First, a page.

Testifying in the New York trial of an accused accomplice, Ressam said his colleagues are intent on exporting violence to U.S. soil.

"If one is to carry out an operation, it would be better to hit the biggest enemy. I mean America," he told a federal jury. Ressam also identified a number of other Algerian terrorists who had been part of his original attack team, most of whom remain at large.

Today, counter-terrorism officials are pooling data, decoding seized documents, gathering and translating wiretap recordings and assembling information about the associates of terrorism suspects on at least four continents.

"We are very concerned especially about security" for the Group of 8 economic summit in Genoa later this month, said one Italian diplomatic source.

The cells have proved difficult to monitor because they appear to operate independently despite their various links to Bin Laden's Al Qaeda organization.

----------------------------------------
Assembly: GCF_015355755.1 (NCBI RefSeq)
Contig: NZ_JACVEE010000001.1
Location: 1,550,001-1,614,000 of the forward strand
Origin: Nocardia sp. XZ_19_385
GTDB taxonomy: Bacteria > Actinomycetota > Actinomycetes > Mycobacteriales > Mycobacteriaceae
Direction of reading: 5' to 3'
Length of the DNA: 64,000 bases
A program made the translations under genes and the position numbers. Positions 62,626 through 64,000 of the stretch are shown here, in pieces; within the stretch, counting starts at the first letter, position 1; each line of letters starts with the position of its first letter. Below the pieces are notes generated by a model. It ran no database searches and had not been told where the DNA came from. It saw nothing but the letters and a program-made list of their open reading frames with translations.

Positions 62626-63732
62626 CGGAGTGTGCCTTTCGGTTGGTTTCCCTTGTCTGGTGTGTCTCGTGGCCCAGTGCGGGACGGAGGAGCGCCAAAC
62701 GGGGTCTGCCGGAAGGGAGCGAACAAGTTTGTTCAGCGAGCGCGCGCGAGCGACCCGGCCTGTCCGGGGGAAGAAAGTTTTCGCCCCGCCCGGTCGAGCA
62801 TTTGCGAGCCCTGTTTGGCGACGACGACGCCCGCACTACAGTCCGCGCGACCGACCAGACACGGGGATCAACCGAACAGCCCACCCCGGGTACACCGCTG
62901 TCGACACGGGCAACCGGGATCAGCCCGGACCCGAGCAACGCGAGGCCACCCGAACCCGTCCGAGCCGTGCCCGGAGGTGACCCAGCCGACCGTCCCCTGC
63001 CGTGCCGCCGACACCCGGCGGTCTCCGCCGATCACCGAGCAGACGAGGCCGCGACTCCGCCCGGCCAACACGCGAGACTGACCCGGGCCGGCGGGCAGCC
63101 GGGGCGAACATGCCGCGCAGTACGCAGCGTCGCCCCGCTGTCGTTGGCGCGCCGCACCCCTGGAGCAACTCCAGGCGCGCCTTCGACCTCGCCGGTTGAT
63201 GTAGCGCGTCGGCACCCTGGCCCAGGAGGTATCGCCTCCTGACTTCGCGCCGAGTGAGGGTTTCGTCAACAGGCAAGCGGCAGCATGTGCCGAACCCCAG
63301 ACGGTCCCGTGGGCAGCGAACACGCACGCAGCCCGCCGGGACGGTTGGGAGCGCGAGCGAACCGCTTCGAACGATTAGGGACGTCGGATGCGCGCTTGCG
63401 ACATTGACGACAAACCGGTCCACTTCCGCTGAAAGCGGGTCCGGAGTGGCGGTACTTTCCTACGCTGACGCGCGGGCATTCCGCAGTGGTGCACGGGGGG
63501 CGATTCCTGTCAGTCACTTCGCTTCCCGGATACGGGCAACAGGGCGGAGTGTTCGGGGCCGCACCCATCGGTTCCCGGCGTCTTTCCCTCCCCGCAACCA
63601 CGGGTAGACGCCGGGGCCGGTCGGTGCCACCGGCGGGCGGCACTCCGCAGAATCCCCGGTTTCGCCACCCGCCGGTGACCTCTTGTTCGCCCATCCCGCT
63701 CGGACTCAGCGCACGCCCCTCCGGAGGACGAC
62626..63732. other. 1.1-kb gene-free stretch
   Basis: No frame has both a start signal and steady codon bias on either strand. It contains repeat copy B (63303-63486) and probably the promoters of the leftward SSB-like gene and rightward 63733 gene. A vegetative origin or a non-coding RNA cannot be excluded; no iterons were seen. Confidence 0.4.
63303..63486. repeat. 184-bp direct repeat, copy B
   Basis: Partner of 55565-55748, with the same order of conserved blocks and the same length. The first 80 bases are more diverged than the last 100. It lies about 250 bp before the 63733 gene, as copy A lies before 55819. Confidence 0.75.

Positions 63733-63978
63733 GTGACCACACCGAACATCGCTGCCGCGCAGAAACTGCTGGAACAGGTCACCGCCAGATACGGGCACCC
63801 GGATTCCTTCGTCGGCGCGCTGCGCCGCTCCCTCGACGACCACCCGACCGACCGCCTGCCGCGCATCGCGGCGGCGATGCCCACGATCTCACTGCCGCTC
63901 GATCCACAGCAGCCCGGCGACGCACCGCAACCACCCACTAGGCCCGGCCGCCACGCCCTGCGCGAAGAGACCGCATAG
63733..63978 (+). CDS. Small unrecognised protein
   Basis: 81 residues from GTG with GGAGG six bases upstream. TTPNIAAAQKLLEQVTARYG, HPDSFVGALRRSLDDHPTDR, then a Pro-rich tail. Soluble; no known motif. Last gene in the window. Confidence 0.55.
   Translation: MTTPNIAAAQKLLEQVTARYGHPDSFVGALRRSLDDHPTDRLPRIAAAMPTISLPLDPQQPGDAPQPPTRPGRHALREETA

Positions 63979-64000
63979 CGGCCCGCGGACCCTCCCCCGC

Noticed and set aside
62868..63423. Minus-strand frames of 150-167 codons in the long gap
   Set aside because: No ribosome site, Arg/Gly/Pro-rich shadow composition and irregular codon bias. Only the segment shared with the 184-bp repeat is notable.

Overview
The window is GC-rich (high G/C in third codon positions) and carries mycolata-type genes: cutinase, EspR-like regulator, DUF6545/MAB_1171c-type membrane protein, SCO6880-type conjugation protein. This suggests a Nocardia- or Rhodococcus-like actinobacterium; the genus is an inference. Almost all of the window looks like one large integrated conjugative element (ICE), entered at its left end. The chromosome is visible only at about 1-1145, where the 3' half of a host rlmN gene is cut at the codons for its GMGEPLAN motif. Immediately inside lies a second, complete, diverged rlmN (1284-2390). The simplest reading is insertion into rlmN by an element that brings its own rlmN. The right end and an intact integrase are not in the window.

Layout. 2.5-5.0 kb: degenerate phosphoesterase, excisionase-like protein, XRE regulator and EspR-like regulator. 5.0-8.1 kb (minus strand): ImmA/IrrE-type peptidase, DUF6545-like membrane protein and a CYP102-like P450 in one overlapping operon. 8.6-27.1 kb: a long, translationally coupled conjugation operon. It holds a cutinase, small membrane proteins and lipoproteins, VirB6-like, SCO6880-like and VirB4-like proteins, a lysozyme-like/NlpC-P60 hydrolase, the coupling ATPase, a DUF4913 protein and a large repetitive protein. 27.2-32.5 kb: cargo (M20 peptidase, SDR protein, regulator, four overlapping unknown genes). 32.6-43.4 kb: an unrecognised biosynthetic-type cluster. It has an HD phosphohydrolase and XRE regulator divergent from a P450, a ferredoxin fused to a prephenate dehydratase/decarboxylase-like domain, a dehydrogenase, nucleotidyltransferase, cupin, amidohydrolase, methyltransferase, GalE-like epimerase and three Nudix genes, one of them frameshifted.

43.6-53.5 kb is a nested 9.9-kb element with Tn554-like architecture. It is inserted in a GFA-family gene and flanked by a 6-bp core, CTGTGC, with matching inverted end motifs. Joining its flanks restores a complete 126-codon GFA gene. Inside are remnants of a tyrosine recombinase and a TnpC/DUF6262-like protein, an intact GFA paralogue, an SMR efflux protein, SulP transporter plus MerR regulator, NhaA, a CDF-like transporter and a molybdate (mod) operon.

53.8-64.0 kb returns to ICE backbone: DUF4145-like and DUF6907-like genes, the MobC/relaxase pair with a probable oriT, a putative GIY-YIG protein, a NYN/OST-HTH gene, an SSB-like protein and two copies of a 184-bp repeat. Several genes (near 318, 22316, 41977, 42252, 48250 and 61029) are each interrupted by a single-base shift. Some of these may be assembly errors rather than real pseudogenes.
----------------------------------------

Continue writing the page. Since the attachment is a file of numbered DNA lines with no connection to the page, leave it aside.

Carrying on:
For example, though many of the Algerians, Tunisians, Libyans and Moroccans have been trained at Bin Laden-run facilities in Afghanistan, once they leave the camps the North Africans are believed to be picking their own targets and carrying out their attacks with little direct assistance.

Many of the groups dissolve after an action or encounters with police, and members form new cells in new locales under new identities, frustrating efforts to track and detect dangerous operatives, authorities concede.

'Always New People, New Targets'

One senior European counter-terrorism official compared the Islamic terrorist groups to the AIDS virus, "mutating all the time. As soon as we understand a situation, in six months' time it's irrelevant. . . . There's always new people, new targets--it's constantly changing."